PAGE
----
A changed schedule this year means the Opals and Americans are meeting far earlier than usual, although both teams are expected to keep their cards close to their chest as the outcome has little impact on the two teams tipped to meet in the final.
Both sides have already sewn up quarter-final berths and can’t meet again until the gold medal match, regardless of who wins Wednesday’s clash (0415 Thursday AEST).
And the Australians received just the sort of test they were seeking before meeting their old foe against a feisty and physical French outfit.
Veteran Opals Lauren Jackson (19 points, 10 boards) and Penny Taylor (18 points, nine boards) were outstanding, while Hollie Grima came off the bench to add 10 points and eight boards in a strong performance.
No French player managed to reach double figures, with captain Celine Dumerc leading a balanced effort with nine points.
Next up come the Americans, a team Australia is still yet to beat at a world championships.
“It is weird having to play them earlier,” Jackson said.
“It’s probably a good thing as well.
“America are a powerhouse, they have been the best team throughout the years and it’s going to be a really good test to see where we are.
“We want to win no matter what, but we’re also very well aware of the situation.”
The Australians had barely raised a sweat in their opening four matches, but found themselves in a 41-41 tie late in the third term as the French chased a significant upset.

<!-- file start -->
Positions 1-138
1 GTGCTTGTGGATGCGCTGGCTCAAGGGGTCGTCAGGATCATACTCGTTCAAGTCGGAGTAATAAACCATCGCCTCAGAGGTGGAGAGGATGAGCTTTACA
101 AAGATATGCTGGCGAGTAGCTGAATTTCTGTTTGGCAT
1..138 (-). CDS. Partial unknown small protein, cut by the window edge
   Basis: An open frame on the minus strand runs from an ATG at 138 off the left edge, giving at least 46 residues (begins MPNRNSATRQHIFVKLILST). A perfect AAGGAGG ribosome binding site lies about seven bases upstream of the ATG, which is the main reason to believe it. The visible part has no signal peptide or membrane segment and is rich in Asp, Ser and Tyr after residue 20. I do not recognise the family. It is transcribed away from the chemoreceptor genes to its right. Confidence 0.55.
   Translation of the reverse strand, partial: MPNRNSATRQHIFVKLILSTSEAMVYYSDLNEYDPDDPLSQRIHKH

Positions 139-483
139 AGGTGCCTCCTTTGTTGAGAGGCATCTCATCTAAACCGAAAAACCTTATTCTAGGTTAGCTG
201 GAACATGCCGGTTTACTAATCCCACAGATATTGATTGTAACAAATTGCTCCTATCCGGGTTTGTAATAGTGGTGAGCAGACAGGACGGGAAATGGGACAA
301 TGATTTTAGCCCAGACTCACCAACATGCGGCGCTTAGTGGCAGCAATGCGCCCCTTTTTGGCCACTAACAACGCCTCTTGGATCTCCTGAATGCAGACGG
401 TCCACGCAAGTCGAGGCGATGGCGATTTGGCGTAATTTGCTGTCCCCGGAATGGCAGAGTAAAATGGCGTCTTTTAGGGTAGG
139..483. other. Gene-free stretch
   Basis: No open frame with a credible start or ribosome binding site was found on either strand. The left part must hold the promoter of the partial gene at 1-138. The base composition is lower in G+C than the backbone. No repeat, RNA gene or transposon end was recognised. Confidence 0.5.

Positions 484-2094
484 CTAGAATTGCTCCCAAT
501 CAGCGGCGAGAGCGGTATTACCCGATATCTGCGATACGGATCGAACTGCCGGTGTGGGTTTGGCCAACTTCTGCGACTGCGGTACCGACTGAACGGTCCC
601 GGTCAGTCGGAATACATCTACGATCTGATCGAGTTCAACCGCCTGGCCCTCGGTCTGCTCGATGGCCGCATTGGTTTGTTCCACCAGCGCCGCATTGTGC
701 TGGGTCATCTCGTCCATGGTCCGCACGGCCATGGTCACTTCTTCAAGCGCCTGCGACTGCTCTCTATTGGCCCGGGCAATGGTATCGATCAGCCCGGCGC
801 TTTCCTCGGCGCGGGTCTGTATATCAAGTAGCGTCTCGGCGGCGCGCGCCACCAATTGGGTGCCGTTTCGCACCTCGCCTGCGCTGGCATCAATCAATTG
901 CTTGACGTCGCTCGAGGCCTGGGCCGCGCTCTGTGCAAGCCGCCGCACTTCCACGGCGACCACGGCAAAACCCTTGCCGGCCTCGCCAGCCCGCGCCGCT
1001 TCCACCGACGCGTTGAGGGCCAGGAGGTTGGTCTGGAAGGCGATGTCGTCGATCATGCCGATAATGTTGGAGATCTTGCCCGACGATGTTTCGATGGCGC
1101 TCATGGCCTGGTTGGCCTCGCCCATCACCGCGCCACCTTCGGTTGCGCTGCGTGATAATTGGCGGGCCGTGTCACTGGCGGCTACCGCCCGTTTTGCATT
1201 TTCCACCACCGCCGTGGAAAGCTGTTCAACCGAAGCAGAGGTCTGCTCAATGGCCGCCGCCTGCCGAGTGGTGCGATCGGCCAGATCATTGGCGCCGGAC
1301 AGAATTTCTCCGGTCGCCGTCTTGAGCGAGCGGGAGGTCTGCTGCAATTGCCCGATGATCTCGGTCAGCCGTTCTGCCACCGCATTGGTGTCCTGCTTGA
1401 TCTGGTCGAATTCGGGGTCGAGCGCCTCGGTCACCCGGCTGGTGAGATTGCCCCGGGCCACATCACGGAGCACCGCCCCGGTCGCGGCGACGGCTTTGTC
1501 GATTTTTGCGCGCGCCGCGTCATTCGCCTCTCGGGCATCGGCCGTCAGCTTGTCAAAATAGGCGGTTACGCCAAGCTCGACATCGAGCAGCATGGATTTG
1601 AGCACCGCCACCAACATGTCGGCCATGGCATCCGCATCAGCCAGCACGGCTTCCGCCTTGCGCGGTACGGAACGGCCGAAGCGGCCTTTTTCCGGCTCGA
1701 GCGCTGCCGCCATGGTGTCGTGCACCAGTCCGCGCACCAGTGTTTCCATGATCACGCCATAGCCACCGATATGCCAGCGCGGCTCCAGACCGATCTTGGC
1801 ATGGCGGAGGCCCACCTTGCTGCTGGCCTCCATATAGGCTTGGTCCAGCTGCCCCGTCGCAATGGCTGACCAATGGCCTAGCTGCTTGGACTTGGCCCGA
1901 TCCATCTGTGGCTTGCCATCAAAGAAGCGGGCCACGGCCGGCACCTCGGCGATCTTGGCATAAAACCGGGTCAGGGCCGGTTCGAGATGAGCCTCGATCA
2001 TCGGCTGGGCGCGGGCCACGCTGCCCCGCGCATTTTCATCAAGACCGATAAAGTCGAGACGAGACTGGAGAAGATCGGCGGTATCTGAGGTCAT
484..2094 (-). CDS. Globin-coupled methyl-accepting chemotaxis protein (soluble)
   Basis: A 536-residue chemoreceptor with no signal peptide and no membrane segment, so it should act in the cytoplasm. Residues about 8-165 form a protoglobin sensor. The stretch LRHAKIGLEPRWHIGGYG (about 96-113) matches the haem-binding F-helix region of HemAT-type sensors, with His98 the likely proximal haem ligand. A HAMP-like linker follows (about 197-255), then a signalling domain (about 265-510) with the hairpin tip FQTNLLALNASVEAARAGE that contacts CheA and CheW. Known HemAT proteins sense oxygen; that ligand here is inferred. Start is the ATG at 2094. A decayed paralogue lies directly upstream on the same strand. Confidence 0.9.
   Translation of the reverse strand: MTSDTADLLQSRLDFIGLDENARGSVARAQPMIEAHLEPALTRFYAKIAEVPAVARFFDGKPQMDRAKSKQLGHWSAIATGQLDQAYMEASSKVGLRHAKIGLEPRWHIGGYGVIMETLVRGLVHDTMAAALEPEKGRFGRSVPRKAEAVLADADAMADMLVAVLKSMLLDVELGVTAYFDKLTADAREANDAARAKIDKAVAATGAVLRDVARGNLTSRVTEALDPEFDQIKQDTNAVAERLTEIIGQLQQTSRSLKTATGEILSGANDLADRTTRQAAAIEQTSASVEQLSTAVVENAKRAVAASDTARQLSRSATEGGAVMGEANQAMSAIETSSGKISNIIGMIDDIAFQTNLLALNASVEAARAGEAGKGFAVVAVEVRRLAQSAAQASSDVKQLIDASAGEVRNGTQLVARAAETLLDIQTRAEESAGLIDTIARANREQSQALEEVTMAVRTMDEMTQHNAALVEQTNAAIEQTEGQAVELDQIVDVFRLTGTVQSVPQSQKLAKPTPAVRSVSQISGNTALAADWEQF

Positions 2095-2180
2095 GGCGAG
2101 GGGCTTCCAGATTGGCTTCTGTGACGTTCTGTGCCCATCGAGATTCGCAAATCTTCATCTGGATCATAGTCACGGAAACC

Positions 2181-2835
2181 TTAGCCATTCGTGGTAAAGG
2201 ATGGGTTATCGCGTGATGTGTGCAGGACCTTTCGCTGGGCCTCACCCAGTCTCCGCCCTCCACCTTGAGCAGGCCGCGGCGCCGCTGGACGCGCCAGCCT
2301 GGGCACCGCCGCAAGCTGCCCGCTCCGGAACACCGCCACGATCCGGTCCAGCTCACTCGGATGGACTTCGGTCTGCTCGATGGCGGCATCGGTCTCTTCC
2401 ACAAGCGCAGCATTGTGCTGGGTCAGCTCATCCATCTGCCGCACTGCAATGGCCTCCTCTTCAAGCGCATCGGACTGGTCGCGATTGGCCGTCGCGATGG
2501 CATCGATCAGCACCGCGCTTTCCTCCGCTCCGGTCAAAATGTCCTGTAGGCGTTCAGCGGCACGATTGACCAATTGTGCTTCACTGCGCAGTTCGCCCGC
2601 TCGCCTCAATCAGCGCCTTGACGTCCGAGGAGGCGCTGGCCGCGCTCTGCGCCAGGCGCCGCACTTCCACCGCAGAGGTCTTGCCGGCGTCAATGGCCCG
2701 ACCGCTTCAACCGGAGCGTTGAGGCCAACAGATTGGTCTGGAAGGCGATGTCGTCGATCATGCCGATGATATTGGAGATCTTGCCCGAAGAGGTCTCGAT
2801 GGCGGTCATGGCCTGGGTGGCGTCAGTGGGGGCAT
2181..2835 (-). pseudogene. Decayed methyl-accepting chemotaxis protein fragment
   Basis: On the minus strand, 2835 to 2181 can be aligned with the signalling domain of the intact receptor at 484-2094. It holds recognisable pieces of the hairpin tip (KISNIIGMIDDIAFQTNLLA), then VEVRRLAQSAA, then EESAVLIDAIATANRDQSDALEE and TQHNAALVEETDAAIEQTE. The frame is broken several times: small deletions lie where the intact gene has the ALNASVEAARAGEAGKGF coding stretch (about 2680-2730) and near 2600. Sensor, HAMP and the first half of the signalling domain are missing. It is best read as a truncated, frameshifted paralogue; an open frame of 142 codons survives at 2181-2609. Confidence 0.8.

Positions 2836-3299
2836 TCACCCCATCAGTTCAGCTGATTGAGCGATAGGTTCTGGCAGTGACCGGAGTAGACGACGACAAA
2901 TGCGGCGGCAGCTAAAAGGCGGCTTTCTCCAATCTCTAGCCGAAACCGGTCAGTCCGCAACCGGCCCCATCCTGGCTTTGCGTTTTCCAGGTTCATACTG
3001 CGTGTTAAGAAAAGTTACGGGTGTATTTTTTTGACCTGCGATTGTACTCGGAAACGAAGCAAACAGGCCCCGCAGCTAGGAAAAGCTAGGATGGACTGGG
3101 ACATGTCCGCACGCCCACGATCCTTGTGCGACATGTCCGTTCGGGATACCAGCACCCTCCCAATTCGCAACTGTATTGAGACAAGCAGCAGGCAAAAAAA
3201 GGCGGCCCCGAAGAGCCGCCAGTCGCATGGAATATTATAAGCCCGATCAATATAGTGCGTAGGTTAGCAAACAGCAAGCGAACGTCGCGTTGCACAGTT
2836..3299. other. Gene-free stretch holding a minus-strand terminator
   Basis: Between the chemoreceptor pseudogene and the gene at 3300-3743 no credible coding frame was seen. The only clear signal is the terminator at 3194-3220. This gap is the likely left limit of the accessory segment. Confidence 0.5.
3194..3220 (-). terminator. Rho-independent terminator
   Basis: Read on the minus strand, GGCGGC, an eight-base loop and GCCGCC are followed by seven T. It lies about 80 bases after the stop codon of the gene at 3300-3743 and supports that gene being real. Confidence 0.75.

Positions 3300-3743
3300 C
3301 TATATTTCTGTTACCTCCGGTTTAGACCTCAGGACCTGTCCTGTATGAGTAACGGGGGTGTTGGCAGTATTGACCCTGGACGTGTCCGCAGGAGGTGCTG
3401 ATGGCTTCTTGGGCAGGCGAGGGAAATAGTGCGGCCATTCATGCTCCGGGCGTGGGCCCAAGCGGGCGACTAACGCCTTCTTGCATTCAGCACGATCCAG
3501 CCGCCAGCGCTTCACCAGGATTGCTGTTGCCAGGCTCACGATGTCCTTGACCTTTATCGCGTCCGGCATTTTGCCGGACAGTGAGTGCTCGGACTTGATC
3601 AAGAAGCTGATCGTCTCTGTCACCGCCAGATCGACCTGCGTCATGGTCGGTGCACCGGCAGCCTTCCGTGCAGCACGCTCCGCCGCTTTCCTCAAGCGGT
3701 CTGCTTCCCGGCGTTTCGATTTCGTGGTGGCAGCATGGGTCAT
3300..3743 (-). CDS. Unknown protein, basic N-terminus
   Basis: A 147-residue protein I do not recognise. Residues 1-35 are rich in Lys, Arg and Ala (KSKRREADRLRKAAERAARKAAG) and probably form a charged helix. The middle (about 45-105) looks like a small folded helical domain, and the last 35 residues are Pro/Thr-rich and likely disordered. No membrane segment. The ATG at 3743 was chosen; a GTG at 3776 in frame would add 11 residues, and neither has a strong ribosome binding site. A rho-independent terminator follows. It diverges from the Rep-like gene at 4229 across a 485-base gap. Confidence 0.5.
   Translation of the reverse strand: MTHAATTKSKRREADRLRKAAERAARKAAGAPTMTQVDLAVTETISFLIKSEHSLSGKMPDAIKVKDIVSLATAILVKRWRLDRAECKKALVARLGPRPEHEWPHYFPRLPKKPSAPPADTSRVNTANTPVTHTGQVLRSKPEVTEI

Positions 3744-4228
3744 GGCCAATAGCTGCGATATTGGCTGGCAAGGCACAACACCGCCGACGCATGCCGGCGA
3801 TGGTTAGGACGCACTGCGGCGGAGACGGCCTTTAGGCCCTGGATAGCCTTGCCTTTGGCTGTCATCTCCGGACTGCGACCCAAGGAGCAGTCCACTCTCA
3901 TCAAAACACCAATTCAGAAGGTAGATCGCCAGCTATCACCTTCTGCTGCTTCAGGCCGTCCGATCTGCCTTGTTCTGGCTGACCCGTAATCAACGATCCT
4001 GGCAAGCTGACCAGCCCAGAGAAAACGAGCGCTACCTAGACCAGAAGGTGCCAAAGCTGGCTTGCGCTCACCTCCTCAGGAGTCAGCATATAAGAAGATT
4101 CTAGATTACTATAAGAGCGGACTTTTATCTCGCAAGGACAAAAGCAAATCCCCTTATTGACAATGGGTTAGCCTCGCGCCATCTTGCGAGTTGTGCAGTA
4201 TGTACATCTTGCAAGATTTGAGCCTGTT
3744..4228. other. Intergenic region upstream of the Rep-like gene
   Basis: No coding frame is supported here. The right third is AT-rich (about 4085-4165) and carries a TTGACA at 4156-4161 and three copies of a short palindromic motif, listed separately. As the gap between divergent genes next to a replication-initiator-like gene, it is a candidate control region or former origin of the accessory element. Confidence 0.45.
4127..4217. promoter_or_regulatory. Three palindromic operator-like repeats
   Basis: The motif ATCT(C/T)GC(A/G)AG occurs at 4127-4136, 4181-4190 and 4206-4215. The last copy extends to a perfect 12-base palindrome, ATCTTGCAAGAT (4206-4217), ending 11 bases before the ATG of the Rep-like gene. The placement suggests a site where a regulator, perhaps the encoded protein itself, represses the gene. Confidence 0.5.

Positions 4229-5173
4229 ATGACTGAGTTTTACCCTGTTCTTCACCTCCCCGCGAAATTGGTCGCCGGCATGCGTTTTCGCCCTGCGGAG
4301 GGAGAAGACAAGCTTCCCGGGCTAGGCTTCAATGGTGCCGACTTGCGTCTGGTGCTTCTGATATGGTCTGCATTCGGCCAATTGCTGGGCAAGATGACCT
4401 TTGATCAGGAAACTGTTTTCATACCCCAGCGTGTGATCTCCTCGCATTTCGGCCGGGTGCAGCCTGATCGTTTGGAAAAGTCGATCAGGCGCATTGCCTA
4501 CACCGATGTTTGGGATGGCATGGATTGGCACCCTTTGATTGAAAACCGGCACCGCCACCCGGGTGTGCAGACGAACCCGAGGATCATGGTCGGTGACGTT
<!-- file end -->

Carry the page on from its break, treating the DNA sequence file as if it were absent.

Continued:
But Jackson imposed herself on the final quarter, scoring eight points in an 11-3 run that allowed the Australians to hold on and maintain their undefeated run to five games.
French coach Pierre Vincent was proud of his team, but said beating the world champions had not been his priority.
“Australia are not a target for us,” he said.
“We want to prepare this young team and the target for us is to qualify for the quarter-finals.
“It’s good for us to play a high-level team with a high level of intensity.
“We’re really satisfied we got as close as we did and it’s good for the future of our team.”
Opals coach Carrie Graf, who again heavily rotated her deep bench, said the bruising battle was ideal.
“It was a hell of a game for us,” she said.
“France are extremely well coached and execute their offence very well and they’re tough as hell on the boards and it was a physical contest and we needed that.
“This was a big game for us between two physical teams.”